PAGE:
Sometimes, even adding all the income of both spouses together is not enough to raise the income of the community spouse to the MMMNA level. In such cases, the state must allow the community spouse to retain marital assets in excess of the normal CSAA level (which is $115,920). The idea is, by retaining additional assets to invest, she will have more income from interest and thus total income closer to the MMMNA level. The amount of additional assets that the community spouse may retain in excess of the normal CSAA depends basically on the size of the MMMNA shortfall, and on interest rates used by the state for this computation. Unfortunately, the MassHealth worker does not have the authority to make the determination that a higher than normal CSAA is justified; such findings can by law be made only by a Hearing Officer, after a hearing in which a higher CSAA is requested.
We consider three primary strategies to protect the community spouse beyond the levels we can achieve through taking full advantage of the approaches already discussed. All three involve the reduction of excess assets in a way that enhances or at least does not degrade the community spouse’s overall financial statue, but that also does not run afoul of the state’s punitive transfer penalties.4
One involves spending excess assets in some constructive way. For example, if the community spouse is renting, she might consider using excess assets to purchase a condominium, the value of which would be disregarded for MassHealth eligibility purposes. Use of excess assets to perform house repairs or renovations necessary for health, safety or accessibility is also permissible, as would be the purchase of replacement car. Also, money may be set aside for future funeral and burial arrangements.
While transfers within five years of applying for MassHealth for nursing home services ordinarily result in MassHealth disqualification, there are exceptions that may apply. For example, transfers outright or in trust for the benefit of a son or daughter who is blind or permanently and totally disabled are permitted without penalty.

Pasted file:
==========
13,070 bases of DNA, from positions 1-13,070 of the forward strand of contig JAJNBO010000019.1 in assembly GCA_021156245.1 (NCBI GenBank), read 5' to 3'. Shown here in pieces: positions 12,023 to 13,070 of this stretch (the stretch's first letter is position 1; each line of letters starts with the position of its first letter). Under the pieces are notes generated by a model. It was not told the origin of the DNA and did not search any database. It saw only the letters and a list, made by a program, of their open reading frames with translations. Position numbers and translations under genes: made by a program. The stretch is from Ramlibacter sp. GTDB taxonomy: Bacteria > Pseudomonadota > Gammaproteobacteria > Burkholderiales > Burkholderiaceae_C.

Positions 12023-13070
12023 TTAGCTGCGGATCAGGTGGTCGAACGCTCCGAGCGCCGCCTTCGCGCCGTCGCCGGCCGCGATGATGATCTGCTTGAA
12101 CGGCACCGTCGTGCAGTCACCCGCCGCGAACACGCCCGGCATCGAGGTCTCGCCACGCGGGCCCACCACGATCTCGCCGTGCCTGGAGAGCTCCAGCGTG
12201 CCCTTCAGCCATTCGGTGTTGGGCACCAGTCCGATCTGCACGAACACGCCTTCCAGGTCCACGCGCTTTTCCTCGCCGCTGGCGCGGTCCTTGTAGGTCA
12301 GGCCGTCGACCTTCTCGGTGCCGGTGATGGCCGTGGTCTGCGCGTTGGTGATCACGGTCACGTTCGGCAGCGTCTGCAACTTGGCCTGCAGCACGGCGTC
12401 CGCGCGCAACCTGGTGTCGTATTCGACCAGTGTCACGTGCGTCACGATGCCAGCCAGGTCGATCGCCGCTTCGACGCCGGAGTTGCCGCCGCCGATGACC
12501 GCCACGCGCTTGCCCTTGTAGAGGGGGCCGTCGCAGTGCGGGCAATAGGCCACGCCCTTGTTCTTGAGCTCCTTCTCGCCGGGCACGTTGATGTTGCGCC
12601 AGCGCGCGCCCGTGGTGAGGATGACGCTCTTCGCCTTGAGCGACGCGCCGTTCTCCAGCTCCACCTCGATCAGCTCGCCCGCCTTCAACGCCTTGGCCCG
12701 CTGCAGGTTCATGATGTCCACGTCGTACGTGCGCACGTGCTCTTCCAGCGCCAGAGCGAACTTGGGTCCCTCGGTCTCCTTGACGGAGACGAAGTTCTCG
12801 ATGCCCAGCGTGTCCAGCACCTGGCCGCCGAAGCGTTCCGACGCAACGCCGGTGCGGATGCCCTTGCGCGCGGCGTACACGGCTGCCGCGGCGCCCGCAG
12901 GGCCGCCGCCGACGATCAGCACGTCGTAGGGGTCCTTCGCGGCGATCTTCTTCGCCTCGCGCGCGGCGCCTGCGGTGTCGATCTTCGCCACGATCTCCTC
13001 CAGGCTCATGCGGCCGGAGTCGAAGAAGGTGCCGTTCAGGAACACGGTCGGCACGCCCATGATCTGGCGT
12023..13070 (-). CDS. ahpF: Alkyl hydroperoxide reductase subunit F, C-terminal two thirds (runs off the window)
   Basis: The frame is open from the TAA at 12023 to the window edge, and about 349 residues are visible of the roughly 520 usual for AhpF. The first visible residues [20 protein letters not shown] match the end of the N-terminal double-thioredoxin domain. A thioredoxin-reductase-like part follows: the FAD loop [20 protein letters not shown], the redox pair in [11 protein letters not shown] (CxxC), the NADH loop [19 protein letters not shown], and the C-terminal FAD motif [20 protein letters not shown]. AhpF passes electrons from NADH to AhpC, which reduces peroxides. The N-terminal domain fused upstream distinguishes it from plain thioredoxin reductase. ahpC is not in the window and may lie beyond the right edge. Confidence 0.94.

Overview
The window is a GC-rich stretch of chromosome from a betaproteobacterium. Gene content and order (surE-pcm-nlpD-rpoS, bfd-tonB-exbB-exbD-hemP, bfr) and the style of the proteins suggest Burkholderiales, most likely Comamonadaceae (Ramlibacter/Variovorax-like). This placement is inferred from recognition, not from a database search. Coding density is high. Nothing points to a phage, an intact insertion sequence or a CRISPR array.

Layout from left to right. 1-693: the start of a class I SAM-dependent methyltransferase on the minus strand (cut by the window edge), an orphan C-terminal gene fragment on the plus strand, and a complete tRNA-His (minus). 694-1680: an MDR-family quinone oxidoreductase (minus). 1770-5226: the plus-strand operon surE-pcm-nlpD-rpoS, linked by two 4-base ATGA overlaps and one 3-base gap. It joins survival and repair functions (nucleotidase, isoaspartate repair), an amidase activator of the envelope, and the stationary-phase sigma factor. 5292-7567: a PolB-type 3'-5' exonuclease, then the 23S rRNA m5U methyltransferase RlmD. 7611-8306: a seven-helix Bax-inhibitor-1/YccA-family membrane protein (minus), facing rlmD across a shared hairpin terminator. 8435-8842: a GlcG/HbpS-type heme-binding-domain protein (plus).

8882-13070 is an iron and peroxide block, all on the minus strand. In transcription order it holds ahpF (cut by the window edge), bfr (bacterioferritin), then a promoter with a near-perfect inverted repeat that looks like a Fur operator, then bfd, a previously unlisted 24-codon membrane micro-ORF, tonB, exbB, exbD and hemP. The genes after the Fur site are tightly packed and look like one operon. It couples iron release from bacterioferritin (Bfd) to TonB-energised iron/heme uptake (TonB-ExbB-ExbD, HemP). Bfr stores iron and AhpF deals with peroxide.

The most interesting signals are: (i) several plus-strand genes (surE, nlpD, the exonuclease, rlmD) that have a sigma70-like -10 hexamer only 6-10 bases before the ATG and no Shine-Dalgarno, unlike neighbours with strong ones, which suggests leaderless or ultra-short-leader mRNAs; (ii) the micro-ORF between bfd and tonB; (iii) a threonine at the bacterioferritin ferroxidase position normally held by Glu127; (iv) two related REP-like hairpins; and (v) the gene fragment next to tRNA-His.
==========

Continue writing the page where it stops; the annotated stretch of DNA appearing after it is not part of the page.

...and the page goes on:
The purchase of an immediate annuity can be a valuable strategy for protecting all or a portion of the couple’s excess assets for the community spouse. An immediate annuity is a contract to receive periodic (ordinarily monthly) payments for a designated period of time. The period of time might be for life, or for a specified number of years, or for life subject to a guarantee period (providing for continuing payments to other designated beneficiaries despite an early death).
The rules are complex, but basically for the purchase of an annuity not to be considered a disqualifying transfer, the annuity must be payable to the community spouse, and the terms of the annuity must be “actuarially sound.” The basic idea is that the annuity must be structured so that it either ends at the death of the community spouse, or, if there is a term certain or guarantee period, the term or period is not longer than the community spouse’s life expectancy under certain actuarial tables.
The determination of whether a strategy based on the CSAA and MMMNA regulations, or one based on the purchase of an immediate annuity, is preferable in a particular case takes careful thought. Sometimes, only the annuity approach is available. This would be the case where, for example, the community spouse’s income was itself higher than the MMMNA. Sometimes, the CSAA/MMMNA approach is needed because only it allows for an application seeking retroactive Medicaid approval. The annuity strategy is less expensive to implement, since no hearing is required. On the other hand, the annuity results in a stream of income to the community spouse, rather than excess assets, and a stream of income is much more difficult to protect if the community spouse herself later requires nursing home care.
An alternative to the purchase of an immediate annuity as a vehicle for effectively sheltering excess assets is the making of a loan. If the community spouse loans excess assets to a friend or family member, and the terms of the loan as expressed in the “promissory note” meet the requirements of the MassHealth regulations, then the making of the loan should not be considered a transfer. However, while authorized by the regulations, this approach seems to be drawing the ire of MassHealth, and should probably at this point only be considered where other strategies are inadequate to meet the couple’s needs and objectives, if at all.